books, women, women writers, women's stories


Snow Jan

What are snowy days for? To start a 1,000 piece puzzle of Nancy Drew book covers. That’s what. The puzzle takes me back to when my brother Bob and I put a jigsaw puzzle together on the dining room table. Always after the Christmas holidays were over. We wouldn’t need that table until Easter.
The subject of Nancy Drew took me back, too. I loved her books! I could hardly wait until library day at school, even though the librarian would not allow me more than two books! How unfair! That means I would go for days on end without a good book to read. Of course I wanted to be Nancy Drew.
Fast-forward to the time I opened a new, used & rare bookshop in the 90s. Gary Wheelock offered me the opportunity to meet a Nancy Drew author! WOW! Until then I had no clue that the stories were written by multiply writers. Carolyn Keene was the listed author on the cover of all the series. I went straight to the internet to do some research. Edward Stratemeyer created the series as a female counterpart to the Hardy Boys series.
Well, as least I would have the thrill of meeting one of the esteemed authors. Feeling like a 50 year old groupie I joined Gary in the visit. Some thrill! She was a miserable, unhappy woman who felt no pleasure, no pride in being the writer of the few books about Nancy Drew that she wrote, that were adored by millions of girls. It devastated me. A numbness settled on me. All my happy images of Nancy Drew and all they entailed slapped out of me by this empty woman.
Time passed as I realized that there were many other authors that I could still look up to with anticipation of meeting them. And I have. No more Nancy Drew authors, but there you have it.

0 thoughts on “NANCY DREW?”

    1. I have since met some wonderful authors that delighted in their work and loved their readers. I’ve even gone to NYC, stood in line with over 100 people to meet and talk briefly with Vikram Seth. Bill Dwyer of Mercerville NJ was a darling of a man. Gracious even when his health was deteriorating rapidly. A friend took me to his house to meet him & his lovely wife. Awesome!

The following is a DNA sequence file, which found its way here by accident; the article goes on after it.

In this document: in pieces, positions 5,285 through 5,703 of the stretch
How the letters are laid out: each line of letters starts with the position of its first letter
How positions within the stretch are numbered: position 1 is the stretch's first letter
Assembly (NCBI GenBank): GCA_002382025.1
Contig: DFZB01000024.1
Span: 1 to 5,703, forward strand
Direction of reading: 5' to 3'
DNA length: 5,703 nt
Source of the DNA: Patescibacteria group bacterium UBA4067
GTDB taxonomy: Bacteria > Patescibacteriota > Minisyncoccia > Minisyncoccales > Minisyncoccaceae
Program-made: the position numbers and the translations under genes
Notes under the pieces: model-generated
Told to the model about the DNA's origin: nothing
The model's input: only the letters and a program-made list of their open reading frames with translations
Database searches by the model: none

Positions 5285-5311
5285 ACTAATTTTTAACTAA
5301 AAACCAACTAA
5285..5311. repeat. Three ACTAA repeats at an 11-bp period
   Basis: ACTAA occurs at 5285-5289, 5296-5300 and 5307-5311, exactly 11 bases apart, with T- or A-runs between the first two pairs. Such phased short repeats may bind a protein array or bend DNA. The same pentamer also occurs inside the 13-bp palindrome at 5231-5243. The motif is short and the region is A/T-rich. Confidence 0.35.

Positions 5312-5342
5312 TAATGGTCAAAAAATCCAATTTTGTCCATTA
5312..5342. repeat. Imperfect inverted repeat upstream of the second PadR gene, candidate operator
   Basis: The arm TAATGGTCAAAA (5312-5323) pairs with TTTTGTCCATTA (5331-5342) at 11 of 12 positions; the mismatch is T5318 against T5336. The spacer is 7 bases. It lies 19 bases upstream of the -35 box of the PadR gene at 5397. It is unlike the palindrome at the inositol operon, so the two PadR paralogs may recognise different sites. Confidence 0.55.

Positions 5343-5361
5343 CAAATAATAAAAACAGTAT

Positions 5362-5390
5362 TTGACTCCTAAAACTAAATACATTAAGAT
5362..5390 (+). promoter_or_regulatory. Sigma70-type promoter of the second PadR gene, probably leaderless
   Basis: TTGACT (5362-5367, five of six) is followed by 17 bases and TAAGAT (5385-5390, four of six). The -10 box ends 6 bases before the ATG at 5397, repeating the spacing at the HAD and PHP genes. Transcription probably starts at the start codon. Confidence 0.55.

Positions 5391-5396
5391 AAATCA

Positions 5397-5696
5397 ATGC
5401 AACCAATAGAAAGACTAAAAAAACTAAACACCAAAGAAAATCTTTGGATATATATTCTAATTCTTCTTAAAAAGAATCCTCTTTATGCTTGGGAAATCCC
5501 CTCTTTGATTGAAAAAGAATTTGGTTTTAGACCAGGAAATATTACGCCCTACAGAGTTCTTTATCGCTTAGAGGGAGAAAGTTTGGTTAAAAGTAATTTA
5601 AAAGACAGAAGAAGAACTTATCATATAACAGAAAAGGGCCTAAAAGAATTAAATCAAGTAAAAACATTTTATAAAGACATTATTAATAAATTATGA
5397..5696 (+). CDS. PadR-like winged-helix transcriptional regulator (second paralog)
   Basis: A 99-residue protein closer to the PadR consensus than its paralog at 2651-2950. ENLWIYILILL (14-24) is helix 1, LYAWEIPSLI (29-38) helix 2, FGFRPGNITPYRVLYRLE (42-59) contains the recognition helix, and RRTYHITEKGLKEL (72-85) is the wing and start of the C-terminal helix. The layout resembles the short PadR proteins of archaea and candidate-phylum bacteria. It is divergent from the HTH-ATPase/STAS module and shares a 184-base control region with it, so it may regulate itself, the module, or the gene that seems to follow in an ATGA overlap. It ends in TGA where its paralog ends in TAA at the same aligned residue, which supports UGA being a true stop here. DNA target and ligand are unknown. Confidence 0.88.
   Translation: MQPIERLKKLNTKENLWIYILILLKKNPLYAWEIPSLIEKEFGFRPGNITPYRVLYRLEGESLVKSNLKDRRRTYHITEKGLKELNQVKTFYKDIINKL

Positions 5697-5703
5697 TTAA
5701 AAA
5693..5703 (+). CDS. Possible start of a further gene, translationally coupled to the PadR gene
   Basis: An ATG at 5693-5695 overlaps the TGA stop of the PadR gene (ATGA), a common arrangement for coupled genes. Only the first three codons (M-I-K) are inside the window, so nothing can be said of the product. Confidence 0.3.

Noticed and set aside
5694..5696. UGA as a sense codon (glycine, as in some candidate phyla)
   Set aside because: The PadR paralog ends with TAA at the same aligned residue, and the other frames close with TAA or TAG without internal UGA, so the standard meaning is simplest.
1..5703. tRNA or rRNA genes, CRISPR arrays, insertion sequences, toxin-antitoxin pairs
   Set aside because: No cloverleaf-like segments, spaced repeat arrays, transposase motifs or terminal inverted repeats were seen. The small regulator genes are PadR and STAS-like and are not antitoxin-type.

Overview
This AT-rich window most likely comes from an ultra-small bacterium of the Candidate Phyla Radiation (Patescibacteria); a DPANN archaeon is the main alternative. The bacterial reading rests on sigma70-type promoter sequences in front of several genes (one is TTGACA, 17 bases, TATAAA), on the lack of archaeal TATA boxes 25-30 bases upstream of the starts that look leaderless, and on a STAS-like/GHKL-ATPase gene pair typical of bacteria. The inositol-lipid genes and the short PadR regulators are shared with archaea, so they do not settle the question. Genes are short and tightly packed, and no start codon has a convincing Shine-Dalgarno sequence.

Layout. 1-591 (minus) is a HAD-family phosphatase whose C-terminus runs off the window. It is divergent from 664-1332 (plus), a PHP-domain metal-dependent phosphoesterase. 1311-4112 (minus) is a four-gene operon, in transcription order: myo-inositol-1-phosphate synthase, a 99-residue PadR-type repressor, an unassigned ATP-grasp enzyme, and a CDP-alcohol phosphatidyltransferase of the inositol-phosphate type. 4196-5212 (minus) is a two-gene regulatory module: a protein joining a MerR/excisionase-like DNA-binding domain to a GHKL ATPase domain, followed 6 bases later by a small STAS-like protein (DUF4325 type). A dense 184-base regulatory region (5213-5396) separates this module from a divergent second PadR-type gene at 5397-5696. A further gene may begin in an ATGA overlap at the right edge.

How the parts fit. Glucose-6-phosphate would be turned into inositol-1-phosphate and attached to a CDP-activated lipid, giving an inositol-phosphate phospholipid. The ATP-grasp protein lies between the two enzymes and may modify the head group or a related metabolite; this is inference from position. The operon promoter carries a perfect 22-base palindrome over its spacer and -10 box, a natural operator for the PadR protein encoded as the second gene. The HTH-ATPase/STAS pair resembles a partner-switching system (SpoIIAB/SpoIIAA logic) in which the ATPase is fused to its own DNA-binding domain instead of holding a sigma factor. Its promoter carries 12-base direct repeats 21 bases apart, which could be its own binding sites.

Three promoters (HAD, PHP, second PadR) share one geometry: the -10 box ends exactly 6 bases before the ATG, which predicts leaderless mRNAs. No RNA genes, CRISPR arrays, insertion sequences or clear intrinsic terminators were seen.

1. Mother Teresa said do small things with great love. It has become a kind of mantra of my I repeat small things, small things, in a big picture. I use to say one thing at a time. I try to look at the big picture but take small bites dwelling on one small thing. I also try and concentrate and be aware more of happiness. I spent most of my life not really being cognoscenti of happiness or my happiness. It is wonderful and awesome when doing a small thing also can make you and others happy. Mother Teresa now Saint Teresa of Calcutta.

  1. I agree with you on small things…and it took so many years for me realize that happiness is a choice. It’s all in the way I look at a situation. And I’ve learned that the tough parts of my life were for me to learn lessons from.

    1. I started it and formed the border and several sections, then had to put the puzzle away. Will try again next winter. It’s a big puzzle and I have no place to leave it.

  2. What a great story from you about this experience. I am so glad you were not a teenager whose aspirations might have been dashed by this experience.

    This story also goes to show that we all have a story. That story writes on our soul and helps form the person the world sees.

    1. It also gave me a message that I will be cautious and positive with anyone who approaches me about my chosen career as a writer. I try to encourage all who show interest. Of course I also strongly encourage everyone to write their own stories. No one else can tell it better or truer than you.

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